Before all of this coronavirus craziness started, I had an IV in my arm to get daily IV fluids at home. Over the last several years I’ve gone from using a small peripheral IV in my forearm to, more recently, using a midline IV — a long vein-dwelling catheter that ran from my elbow to my armpit.
I started with the peripheral IVs because I was much sicker then, and they were the only ones that my weakened body could handle. I had initially tried a PICC IV, which ran inside a vein from my arm to my heart. The thought alone of a little plastic tube resting a couple centimeters from my heart freaked me out. And then, when it was inserted in my arm, it became extremely painful throughout my chest and shoulder. So I took it out and tried the peripheral IVs, which were far less painful but only lasted a few days at a time. They were, as it seemed, a temporary solution to a long term problem. Eventually I tried a midline, which was similar to the PICC but didn’t make the turn through my armpit to my heart, and consequently was less painful. The other good thing about the midline was that I could leave it in for a couple months at a time.
Types of IV Fluids
The purpose of these plastic twigs in my arm was to get daily infusions of saline and vitamins. There are several types of IV fluids—I tried saline and Ringer’s lactate—but ultimately I stuck with the saline and vitamins.
Because I have Lyme disease and diabetes insipidus and deficient in a hormone called arginine vasopressin, it became difficult, sometimes even impossible, for me to hydrate through oral consumption of water and electrolytes, thus the need for IV fluids.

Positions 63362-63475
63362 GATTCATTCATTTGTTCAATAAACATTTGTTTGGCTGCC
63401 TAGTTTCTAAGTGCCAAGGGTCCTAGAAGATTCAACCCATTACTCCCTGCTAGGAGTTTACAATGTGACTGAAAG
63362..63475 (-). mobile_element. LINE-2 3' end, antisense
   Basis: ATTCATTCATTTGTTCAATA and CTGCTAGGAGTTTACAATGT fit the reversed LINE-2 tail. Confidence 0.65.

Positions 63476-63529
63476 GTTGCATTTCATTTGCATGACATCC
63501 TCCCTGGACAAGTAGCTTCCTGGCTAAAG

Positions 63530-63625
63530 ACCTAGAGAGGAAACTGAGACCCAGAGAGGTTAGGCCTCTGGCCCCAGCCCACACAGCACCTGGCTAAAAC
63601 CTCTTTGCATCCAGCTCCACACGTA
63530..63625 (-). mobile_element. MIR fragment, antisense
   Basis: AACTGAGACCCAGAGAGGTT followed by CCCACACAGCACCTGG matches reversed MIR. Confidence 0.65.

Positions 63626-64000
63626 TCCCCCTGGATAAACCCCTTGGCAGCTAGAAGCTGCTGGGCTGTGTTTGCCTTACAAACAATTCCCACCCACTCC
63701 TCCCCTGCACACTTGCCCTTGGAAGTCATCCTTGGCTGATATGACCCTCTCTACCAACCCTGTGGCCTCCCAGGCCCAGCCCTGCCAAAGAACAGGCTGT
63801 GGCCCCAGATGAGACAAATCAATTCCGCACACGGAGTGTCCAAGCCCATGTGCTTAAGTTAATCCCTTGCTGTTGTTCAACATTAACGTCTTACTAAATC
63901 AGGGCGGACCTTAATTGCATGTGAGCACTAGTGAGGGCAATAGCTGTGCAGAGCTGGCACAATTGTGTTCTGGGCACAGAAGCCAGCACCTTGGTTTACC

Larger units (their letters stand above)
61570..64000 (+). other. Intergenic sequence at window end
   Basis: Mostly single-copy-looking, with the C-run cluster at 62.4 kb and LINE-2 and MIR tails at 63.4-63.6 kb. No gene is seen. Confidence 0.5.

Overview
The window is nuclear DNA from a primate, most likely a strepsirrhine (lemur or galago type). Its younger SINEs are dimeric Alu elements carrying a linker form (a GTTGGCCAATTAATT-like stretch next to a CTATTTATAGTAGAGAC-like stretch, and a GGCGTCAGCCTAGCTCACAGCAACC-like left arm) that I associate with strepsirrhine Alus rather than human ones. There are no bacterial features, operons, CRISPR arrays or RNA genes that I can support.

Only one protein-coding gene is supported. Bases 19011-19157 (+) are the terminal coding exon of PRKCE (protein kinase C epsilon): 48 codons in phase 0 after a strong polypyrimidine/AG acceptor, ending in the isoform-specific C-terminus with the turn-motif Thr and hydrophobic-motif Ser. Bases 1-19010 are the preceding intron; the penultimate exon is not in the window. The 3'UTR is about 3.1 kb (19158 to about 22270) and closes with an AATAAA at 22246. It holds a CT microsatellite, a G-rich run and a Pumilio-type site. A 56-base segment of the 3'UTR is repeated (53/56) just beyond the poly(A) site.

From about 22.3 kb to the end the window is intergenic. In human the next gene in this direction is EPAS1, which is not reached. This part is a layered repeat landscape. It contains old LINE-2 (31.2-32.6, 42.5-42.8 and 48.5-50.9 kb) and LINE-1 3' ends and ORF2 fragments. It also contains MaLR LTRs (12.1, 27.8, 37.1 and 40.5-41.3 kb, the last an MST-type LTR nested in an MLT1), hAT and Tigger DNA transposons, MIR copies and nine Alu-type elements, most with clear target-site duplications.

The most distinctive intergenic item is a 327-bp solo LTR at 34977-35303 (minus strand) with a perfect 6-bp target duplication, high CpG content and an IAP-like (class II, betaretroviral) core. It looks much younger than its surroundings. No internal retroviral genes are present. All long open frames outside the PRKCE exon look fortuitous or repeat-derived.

Then the pandemic hit and, because of my compromised immune system, I couldn’t risk getting the coronavirus from a nurse or doctor who would have to place the IVs in my arm. So, back in February, I stopped getting the IV fluids at home, and I’m happy to report that my health has, for the most part, remained steady.
On good days I’ve been well enough to put my feet on the ground a few times and try to stand up. Although this hasn’t been unprecedented in my recovery so far — there have been times in the last few years when I’ve been able to do this — it’s remarkable that I’m well enough to do it without getting IV fluids. This is partly because the IV fluids increase my blood pressure and volume, on top of hydrating my body.
No More IV Fluids At Home
It’s hard to say exactly why I’ve been able to sustain my recovery without IV fluids, mostly because, again, I don’t want to risk getting the coronavirus by having a nurse or phlebotomist do bloodwork to see what my vasopressin and cortisol levels are.
What I do know, however, is that I’ve been drinking lots of water and taking electrolyte supplements, which as I mentioned, hasn’t worked in the past but may be helping now. Or maybe my body has undergone a transformation in the last few years, partially healing the functional impairments that were keeping my body from adequately hydrating itself.
Whatever the reason is, I’m grateful that my health is stable without the IVs. I’m sure it would help if I could still do infusions, at least occasionally, but given the circumstances, things could be much worse.
Canada: Amazon, Kobo (soon)
Mexico: Amazon (Sorry, no Spanish translation yet)